An editorial note: we use terms like “nerd” and “dork” with endearment because that’s a big part of who we are. You didn’t need us to prove it, but we’re about to—because the comparison we’re about to make is pretty dang dorky in terms of intersecting interests.

As you’ll recall, “churn” means losing a recurring source of revenue—for example, when a monthly service subscriber cancels. For the principle we’re illustrating here, you can think of losing email subscribers the same way (even if the newsletter doesn’t directly affect revenue).

Our analogy for today: churn is to digital business as the Central Problem of Rocketry is to space travel.

How to Build Explain Rockets from Scratch

For our purposes, rockets only have two parts: the body and the fuel. A novice rocketeer’s first challenge (as the movie October Sky hilariously depicts) is to design a rocket body that can fly straight—and until you’ve mastered that design challenge, fuel is not your primary concern.

Once your rockets fly straight, you’ll want them to fly farther. Naturally, this means more fuel (and then bigger rockets). As your rockets get bigger, one detail will become painfully clear: fuel is heavy, so much that it’s the huge majority of a typical rocket’s weight. The Central Problem, simply put, is that adding fuel to a rocket also adds weight, which in turn decreases the net efficiency of the fuel. This happens because, the longer it takes to burn all its fuel, the longer a rocket is forced to carry the “dead weight” of what hasn’t burned yet. (See also: why rocketry involves terrifyingly intense math.)

Yes, more fuel typically means a longer flight—but fuel efficiency continues to diminish as rockets get bigger because the fuel has to propel more (and more) of itself. NASA rockets like the Saturn V are so dang huge because space is very far away, and so they necessarily include several layers of Fuelception to get there. First, there’s the tip of the rocket—the part going to space—and the fuel needed to propel it there, which is already a lot. But the first fuel increases the weight of the rocket, so you need a second fuel to help lift the first fuel, and so on (notice that several “used segments” detach on the flight up).

Here’s where churn comes back into focus—and where digital businesses can learn something from NASA nerds. Rocket scientists were only able to “break” the Central Problem of Rocketry and get humankind into space because they’re obsessive about efficiency where it matters; likewise, digital businesses are only able to break through conventional growth ceilings when they fully respect their customer bases as finite critical resources.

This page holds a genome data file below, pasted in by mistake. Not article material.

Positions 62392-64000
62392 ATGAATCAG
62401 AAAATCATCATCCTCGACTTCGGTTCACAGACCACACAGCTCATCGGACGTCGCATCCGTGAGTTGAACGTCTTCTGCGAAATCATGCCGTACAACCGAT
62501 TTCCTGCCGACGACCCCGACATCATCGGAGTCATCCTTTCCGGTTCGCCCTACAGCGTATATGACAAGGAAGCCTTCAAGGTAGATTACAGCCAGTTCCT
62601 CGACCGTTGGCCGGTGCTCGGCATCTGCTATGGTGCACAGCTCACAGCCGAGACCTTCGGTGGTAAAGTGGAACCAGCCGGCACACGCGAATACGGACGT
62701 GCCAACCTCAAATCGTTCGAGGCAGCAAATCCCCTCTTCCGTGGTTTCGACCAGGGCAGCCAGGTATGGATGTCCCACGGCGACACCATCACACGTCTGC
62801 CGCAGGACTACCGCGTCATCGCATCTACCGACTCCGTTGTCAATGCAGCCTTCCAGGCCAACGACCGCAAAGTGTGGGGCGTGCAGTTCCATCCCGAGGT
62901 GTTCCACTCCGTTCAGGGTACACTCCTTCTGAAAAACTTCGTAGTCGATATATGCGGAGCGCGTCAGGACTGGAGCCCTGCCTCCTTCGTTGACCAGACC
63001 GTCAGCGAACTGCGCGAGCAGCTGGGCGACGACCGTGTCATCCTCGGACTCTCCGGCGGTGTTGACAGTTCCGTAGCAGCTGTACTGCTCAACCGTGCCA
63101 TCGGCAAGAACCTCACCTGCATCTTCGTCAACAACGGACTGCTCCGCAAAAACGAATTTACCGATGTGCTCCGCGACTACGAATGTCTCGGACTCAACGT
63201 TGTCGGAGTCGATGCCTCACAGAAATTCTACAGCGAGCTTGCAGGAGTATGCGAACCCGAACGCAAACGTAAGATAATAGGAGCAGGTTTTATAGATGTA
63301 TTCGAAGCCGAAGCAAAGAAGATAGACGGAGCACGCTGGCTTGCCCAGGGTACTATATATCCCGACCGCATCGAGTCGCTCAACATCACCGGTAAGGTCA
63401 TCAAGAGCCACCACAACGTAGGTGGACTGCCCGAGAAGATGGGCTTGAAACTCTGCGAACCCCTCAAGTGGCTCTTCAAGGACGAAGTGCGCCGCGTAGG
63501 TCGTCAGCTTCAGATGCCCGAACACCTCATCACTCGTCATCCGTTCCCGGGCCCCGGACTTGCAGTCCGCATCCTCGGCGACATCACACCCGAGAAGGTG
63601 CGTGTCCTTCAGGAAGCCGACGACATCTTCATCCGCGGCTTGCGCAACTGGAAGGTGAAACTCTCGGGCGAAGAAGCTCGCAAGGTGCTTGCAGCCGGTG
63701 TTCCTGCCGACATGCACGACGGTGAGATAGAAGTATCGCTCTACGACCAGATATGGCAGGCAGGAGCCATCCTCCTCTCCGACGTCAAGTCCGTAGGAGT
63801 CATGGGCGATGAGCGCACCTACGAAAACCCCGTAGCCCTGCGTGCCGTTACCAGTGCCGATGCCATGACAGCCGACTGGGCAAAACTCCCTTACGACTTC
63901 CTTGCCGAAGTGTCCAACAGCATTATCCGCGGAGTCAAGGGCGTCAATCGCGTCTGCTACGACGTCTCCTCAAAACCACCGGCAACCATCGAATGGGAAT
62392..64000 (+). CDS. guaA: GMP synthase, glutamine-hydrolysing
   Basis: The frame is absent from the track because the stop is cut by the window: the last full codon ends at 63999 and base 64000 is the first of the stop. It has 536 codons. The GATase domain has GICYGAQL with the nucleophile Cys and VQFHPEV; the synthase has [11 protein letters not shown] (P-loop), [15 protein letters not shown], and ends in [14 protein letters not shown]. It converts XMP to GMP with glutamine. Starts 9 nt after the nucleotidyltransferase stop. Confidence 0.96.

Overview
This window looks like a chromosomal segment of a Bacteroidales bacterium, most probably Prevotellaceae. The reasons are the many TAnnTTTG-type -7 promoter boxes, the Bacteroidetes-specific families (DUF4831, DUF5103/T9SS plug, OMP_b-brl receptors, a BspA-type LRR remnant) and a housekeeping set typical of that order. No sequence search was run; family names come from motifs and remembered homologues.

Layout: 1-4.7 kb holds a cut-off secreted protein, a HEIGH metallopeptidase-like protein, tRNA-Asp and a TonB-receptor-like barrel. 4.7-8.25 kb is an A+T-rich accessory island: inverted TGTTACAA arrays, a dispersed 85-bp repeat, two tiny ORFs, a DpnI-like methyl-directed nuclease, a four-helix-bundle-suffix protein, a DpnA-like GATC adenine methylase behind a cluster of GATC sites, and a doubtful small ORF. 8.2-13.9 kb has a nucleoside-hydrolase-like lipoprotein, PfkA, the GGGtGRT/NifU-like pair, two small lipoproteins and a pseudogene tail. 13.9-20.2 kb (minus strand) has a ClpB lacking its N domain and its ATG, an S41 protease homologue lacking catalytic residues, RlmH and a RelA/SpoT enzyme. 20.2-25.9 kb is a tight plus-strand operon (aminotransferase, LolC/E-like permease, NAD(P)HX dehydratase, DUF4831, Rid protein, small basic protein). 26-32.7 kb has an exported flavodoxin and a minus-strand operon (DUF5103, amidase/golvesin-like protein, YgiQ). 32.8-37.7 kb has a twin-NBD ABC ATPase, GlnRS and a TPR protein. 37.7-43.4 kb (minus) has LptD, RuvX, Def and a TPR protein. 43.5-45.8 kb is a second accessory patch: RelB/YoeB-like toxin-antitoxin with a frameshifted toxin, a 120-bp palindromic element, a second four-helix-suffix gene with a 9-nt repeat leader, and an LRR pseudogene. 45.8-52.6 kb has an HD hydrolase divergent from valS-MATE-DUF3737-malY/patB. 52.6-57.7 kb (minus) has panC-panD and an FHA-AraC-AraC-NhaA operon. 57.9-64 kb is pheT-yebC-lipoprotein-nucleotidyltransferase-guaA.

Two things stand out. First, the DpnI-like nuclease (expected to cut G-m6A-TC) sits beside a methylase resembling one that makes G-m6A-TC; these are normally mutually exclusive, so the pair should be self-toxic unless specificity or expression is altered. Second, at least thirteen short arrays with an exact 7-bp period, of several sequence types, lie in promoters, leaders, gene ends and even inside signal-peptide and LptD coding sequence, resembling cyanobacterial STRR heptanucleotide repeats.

This is different from “respecting one’s customers.” You respect your customers if you truly try to serve them well in your everyday work. Respecting your customer base means understanding—in a bigger-picture way—that there are only so many customers in the world for you, which means that losing customers diminishes potential for the future.

The privilege of digital business is that we can reach huge markets without huge resources, so it’s natural to have a “plenty of fish in the sea” attitude even when we respect our customers. But that becomes a dangerous fallacy when the majority of digital businesses serve some niche, which is (by definition) a much smaller segment of the population—and any significant churn becomes a poisonous problem when you remember that (1) finding new customers gets harder over time and (2) you won’t get back the ones you’ve lost.

Each business is a rocket constructed in its own way, propelled in its own direction. Your customers are rocket fuel, except for one important difference: they can choose whether to “churn off” or keep pushing your business upward. If too many of them churn off, your rocket will (eventually) return to the ground—but if enough customers stick around as you grow, you’ll have a shot at making it into orbit. Burn, baby, churn.

Addendum: How to Calculate Monthly Customer Churn Rate

Churn rate is just a percentage-change calculation for recurring revenue—but we’ll walk through the steps for anyone who’s not mathematically inclined. (To be specific, we’re calculating monthly customer churn rate here.)

1. You’ll need two pieces of information: (A) how many recurring customers/subscriptions you had to start the month and (B) how many you had to end the month. If you subtract B from A, you’ll get the third piece of information: (C) how many people “churned out” that month.
2. “Customer churn rate” means “the percentage of customers who churned out over a period of time.” To be specific, you divide C by A—so C/A—then move the decimal point two spaces to the right and add the % sign. (So if someone has 100 subscriptions and 5 churn out, the customer churn rate is 5/100, or 0.05, or 5%.)
3. Monthly Customer Churn Rate usually implies a month-over-month average, meaning “do the above calculation for each month, then take the average of all months’ results.”

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